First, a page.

Viibryd High

Vilazodone recreational use is not common. However, that is not to say that it never occurs. Some users will attempt to chase a vilazodone high, even to the detriment of their health.

The majority of users, even those who have attempted to get high on vilazodone, report that it has little to no euphoric effects. The few who maintain that it does report feelings of extreme relaxation and calmness, similar to a reduced version of a cannabis high. However, experiencing this sensation requires taking a large amount of the drug, and many will mix it with other substances, putting the user at risk of an overdose.

Viibryd Abuse

Vilazodone is not considered a drug of abuse. However, that does not mean someone couldn’t abuse vilazodone. Doing so means taking it without a prescription or misusing it. This can mean taking it in larger than recommended amounts or ingesting it in a way other than swallowing the pills, such as crushing and snorting them.

Viibryd Addiction

Vilazodone is not considered to be an addictive substance. However, what this means is that it has not shown to cause physical vilazodone addiction. People who abuse it, or even take it as directed, might feel a mental dependence on the drug. This can manifest in thinking about it often, worrying about not being able to access it, and having fear over one day needing to stop the drug.

Although it is not considered physically addictive, the body can become dependent upon it to the point that if it is stopped, the user can experience problems.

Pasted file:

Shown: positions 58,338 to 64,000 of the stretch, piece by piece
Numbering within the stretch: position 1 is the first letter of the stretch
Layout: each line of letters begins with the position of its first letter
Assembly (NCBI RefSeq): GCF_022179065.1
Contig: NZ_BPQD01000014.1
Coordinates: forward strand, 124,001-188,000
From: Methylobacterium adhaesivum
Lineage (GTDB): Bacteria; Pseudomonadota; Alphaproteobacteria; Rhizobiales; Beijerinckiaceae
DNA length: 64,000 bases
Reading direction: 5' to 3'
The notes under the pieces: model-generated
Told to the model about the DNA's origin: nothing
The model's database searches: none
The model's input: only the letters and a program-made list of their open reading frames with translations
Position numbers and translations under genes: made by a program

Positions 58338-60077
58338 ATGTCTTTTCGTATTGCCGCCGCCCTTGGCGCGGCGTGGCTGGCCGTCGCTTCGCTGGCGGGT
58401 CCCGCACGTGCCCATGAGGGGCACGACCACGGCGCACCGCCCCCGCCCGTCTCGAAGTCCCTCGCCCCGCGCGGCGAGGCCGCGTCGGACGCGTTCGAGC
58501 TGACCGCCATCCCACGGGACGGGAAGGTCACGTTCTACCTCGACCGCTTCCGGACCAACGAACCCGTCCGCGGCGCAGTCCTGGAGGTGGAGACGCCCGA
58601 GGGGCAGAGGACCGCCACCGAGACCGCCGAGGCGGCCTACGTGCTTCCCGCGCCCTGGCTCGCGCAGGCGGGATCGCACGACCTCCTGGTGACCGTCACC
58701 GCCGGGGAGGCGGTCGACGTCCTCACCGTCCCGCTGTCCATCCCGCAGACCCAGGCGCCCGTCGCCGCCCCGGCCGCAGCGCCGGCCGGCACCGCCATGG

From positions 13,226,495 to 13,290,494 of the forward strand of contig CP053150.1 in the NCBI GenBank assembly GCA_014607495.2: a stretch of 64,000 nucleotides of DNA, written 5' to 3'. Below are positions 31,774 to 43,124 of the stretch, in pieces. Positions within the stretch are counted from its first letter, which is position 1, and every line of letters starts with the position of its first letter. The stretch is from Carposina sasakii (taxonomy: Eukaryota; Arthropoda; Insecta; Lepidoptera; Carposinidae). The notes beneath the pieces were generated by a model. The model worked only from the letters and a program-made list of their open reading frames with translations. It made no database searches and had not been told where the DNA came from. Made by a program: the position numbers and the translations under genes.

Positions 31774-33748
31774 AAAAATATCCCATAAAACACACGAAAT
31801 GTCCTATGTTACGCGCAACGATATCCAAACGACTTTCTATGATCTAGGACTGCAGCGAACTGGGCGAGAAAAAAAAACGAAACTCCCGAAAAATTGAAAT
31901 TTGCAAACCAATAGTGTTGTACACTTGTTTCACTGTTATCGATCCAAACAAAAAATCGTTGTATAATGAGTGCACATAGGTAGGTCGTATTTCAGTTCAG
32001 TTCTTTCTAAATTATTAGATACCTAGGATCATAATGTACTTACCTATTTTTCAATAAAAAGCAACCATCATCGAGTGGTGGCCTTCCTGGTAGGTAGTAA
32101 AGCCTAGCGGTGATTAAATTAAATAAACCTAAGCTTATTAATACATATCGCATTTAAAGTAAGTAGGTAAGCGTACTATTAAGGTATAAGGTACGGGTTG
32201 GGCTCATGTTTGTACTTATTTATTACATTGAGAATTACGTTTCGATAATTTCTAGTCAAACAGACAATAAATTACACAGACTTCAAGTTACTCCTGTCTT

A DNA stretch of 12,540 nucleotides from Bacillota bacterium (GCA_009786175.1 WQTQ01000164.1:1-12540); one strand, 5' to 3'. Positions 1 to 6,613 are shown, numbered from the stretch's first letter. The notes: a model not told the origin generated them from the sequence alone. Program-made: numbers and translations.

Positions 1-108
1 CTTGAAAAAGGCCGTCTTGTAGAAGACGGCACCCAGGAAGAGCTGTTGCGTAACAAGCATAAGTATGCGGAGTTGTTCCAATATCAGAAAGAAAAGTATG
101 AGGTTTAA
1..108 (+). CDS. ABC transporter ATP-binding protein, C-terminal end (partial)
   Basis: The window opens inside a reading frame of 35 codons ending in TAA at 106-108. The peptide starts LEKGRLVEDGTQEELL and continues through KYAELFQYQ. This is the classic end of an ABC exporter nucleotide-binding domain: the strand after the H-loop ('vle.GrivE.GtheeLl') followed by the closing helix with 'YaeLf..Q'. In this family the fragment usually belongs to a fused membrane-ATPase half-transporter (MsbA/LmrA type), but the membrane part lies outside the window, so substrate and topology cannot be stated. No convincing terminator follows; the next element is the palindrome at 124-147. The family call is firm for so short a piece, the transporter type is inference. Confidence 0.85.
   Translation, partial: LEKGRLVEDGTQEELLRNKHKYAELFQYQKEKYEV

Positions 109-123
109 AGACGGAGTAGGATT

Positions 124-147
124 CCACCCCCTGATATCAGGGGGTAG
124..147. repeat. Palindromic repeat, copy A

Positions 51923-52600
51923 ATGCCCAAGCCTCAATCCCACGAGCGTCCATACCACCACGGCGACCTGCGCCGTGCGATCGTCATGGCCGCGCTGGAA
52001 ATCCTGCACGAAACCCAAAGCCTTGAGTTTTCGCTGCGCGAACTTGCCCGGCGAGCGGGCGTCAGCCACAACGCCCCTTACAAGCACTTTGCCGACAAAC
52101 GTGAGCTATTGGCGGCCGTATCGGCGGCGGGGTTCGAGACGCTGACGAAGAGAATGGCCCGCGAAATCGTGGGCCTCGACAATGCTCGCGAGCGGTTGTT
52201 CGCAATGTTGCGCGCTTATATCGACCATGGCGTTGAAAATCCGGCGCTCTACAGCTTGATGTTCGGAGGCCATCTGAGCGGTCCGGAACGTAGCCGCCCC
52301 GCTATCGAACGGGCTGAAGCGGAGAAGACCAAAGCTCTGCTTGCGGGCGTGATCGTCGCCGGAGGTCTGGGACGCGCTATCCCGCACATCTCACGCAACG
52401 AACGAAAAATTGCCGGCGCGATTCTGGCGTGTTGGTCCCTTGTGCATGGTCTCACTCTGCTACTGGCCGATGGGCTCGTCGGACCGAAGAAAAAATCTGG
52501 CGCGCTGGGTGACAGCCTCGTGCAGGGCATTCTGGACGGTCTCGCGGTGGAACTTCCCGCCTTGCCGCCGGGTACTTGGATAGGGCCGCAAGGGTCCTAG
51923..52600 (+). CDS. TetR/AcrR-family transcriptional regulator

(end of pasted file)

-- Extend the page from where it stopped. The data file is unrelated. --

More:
difficulties with stopping Viibryd

Stopping Viibryd

It is common for users to want to stop vilazodone at some point in their use. This could be due to negative side effects, feeling addicted, or just wanting to try living life medication free. Users should speak with a doctor before stopping vilazodone to discuss whether they should try cold turkey or taper off the medicine.

Cold Turkey

Stopping Viibryd suddenly, also known as going cold turkey, is a dangerous method of quitting the medication. This can trigger a condition called antidepressant discontinuation syndrome. In most cases, the physical symptoms are mild, but the major concern is with the mental health of the patient.


Tapering off vilazodone is considered the safer option. This means that the patient will slowly reduce their doses, and possibly space them out further until they are no longer taking the drug. While this can still trigger antidepressant discontinuation syndrome, it is less likely to, and when it does, the effects tend to be milder. Users should still be monitored, though, as some side effects, especially those related to mental health, are still possible.

Viibryd Withdrawal

Vilazodone withdrawal is another way users might refer to antidepressant discontinuation syndrome. Assuming that the patient opted to taper instead of going cold turkey, this should be mild at most. However, anyone taking the medication should be aware of the symptoms.

Withdrawal Symptoms

Vilazodone withdrawal symptoms can mimic a relapse in depression, so users should be carefully monitored after stopping or reducing the drug. Among the vilazodone withdrawal symptoms are:

  • Lethargy and fatigue
  • Headaches
  • Muscle aches
  • Sweating